Story from a Photograph – (Un)Known Soldier 2 and His Uniform
No information on the following photograph, other than it was part of the estate of Harold Stewart and purchased at the same time as the photograph of Gordon Dewar.
(Un)Known Soldier 2
I love to do research with my daughter Mary, even though it is at very long distance. Together we researched all the components, features and details of the Canadian Uniforms in order to identify who this soldier was.
We quickly realized that this image was WW1 and that this person was an officer in the Canadian Army.
1. Sam Browne Belt & Shoulder Cross Strap
The Sam Browne belt is a wide belt, usually leather, supported by a narrower strap passing diagonally over the right shoulder to indicate officer status.
2. The Canadian Militia began the war wearing the Service Dress cap, which was characterized by a stiff crown and peak, with a leather chinstrap retained by metal buttons.
Regimental badge located above the strap (not clear enough to be identified)
3. WW1 British Officers tunic with open collar.
An open collar design, allowing the wear of a shirt and tie underneath
Identical regimental badge, as on cap, located on the collar.
4. Shoulder straps were originally designed to keep backpacks, ammunition pouches or bayonets from slipping off the shoulder. They often display badges of rank, shoulder marks, regimental insignia. This one is fastened by one button. There is a badge on the strap, however we were unable to identify it from this angle.
5. A 1914-18 War – Officer’s Uniform with front closure and 4 button front.
Pockets: Two breast pockets,
box pleated, with scalloped cut flaps secured by buttons.
2 lower bellows pockets with straight flaps and closed with one button.
6. Cuff insignia – Staff officers wore rank badges on shoulder strap. Field officer wore them on the cuff.
He has two pips on each cuff
indicating his rank as Lieutenant.
Unfortunately, this distinctive scalloped cuff style worn in the first years of the war, made officers an easy target for the enemy and the pips were soon moved to the shoulder strap.
7. Military Medal – The medal was awarded to an individual for associated acts of bravery.
The silver medal (not normally worn) is round with a diameter of 1.4 inches. The obverse depicts the head of the reigning monarch; on the reverse, the text: “For Bravery in the Field” is engraved within a wreath of laurels. The ribbon is dark blue, 1.25 inches wide, with a narrow vertical stripe of white, flanked by two red stripes which are in turn flanked by two white stripes; all stripes being 0.125 inches wide. (Blue and Red colors don’t show on sepia pictures)
8. Officers breeches, leather gaiters, military boots and spurs, gloves and carrying a swagger stick – which was a short stick or riding crop usually carried by a uniformed person as a symbol of authority. Swagger sticks were carried by all other ranks when off duty, as part of their walking out uniform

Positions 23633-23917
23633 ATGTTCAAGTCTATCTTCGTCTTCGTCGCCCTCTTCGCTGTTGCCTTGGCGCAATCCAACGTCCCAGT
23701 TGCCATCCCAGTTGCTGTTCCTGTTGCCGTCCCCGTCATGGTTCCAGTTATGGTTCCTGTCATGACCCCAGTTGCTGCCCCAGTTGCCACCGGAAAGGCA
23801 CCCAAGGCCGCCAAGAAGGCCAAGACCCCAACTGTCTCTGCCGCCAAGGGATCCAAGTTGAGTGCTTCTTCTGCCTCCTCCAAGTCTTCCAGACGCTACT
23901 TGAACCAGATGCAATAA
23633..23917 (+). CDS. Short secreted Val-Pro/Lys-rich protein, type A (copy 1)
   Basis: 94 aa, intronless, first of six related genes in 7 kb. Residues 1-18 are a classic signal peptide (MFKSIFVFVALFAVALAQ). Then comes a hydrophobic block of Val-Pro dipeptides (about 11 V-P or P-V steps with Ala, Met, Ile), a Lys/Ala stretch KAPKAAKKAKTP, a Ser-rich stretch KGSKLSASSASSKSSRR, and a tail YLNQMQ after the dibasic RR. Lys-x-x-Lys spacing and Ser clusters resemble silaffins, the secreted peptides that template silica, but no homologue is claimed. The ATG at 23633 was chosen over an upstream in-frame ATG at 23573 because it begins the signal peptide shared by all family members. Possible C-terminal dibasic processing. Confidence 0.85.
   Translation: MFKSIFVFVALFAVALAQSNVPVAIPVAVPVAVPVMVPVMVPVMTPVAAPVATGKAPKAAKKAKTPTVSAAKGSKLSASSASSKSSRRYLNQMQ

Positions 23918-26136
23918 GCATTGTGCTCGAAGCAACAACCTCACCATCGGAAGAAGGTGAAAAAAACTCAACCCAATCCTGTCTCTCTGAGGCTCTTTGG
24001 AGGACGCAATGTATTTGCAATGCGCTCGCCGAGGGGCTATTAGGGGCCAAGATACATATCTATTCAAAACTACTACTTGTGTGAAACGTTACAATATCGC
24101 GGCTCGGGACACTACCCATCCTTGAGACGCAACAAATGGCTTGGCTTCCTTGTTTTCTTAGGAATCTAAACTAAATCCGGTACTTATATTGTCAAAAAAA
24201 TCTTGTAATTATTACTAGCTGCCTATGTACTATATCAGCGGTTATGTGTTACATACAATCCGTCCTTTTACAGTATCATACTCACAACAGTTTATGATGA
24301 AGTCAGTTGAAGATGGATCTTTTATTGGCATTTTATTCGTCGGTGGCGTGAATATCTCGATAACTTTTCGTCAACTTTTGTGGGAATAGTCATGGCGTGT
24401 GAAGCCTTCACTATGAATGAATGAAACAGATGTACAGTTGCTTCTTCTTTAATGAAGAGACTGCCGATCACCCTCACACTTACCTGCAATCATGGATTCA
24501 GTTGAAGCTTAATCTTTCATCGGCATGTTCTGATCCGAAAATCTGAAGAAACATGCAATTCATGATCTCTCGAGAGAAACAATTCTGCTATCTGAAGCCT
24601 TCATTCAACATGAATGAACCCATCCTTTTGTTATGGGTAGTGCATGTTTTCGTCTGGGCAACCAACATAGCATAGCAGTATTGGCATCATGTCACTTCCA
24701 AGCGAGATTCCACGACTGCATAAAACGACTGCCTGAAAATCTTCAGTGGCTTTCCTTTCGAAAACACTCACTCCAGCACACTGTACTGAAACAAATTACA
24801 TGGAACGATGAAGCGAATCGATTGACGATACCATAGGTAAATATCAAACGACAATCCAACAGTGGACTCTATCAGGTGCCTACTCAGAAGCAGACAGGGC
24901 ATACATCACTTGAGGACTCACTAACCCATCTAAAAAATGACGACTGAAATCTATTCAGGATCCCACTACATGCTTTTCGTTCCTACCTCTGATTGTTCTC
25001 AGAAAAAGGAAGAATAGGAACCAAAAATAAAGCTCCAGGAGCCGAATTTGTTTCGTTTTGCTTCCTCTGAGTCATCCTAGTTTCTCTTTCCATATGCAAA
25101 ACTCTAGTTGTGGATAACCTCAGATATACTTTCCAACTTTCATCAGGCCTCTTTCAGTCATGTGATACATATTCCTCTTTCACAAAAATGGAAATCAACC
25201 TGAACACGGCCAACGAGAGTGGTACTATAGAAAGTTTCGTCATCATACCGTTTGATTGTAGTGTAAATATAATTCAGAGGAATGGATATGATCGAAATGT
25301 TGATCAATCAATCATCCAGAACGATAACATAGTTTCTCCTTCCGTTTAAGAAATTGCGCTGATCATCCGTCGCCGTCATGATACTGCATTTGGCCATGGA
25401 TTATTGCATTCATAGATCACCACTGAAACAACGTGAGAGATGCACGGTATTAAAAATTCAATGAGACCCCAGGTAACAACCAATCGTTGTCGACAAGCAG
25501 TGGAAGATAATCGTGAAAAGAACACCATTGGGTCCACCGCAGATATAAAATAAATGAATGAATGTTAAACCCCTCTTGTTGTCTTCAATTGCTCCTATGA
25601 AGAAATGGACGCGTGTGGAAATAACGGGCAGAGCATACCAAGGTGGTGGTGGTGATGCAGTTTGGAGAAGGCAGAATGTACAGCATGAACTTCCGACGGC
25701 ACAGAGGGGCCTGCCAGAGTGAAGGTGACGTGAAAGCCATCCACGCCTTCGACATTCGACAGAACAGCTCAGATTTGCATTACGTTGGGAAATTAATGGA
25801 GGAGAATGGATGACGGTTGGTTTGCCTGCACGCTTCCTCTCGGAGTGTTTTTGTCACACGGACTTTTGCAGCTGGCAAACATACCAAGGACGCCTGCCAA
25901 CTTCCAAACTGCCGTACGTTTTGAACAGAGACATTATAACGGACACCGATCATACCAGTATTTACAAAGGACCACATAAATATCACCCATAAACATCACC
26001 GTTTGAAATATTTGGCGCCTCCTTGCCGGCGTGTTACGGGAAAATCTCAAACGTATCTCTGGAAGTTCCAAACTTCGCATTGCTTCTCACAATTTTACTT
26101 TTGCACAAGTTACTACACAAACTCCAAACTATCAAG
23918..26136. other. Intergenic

9. He is wearing a ring on his right pinkie finger, as well a signet ring on his left ring finger.
Now that we have “dissected” the uniform, we came to the following conclusions.
– Since we purchased this photograph On Prince Edward Island with 2 other photographs of Island soldiers, we can somewhat assume that this soldier was also from PEI.
– Because his picture was part of the estate of Dr. Harold Stewart we can assume that this soldier is somehow related to Dr. Harold Stewart or his wife Margaret Stewart (McLure).
– By identifying the uniform we concluded that this young man was a Lieutenant and had been awarded the Military Medal.
– We tried to identify the badge he was wearing on his cap and collar. By itself it was impossible, even with magnification. Mary found the following site
The British & Commonwealth Military Badge Forum
– We compared all the badges with the badge of our soldier, and came to the conclusion, that the “Lord Strathcona’s Horse” badge (Cavalry) on page 3 was the closest to the outline of our badge.
– We moved our research to Island Newspapers.ca
With search terms of “Lord Strathcona’s horse, and Military Medal”, the first person I came upon was Sgt. William David McLure.
I remembered that name, because I had researched it when trying to find the identity of Gordon Dewar.
McLure was the maiden name of Dr. Harold Stewart wife, at whose estate auction we acquired the photos in the first place. What did not match our research was the fact that he was a Sergeant, not a Lieutenant.
We decided to give our unknown soldier a name, since we were 75% sure :
William David McLure, born May 24, 1890 in Murray Harbor, PEI.
His parents were Cartney David McClure and Margaret Dixon. William had a brother named Chester, who was the father of Margaret Stewart.
I tried to find out what happened to him and was saddened to learn that he died fairly young, probably through the effects of his experience in the war.
17 April 1933, page 4, col.3
Two boys going along the shore at Murray Harbor North, about 5 miles from Murray River, about 6 o’clock Friday evening discovered the body of William McLure, aged about 43, lying on the flats. The deceased, who was a son of the late Cartney McLure, had been employed by the Island Fertilizer Company in Charlottetown for the past two years and spent the winter at his home in Murray Harbor North. He had not been feeling well for the past week and a few days ago complained of a pain in his head. Friday afternoon he had supper about 4 o’clock and immediately after, in apparently good spirits, left for the shore to dig clams. It is thought he was seized with a weak turn while on the flats.
His final resting place is in the Murray Harbour North Presbyterian Cemetery
No comments yet.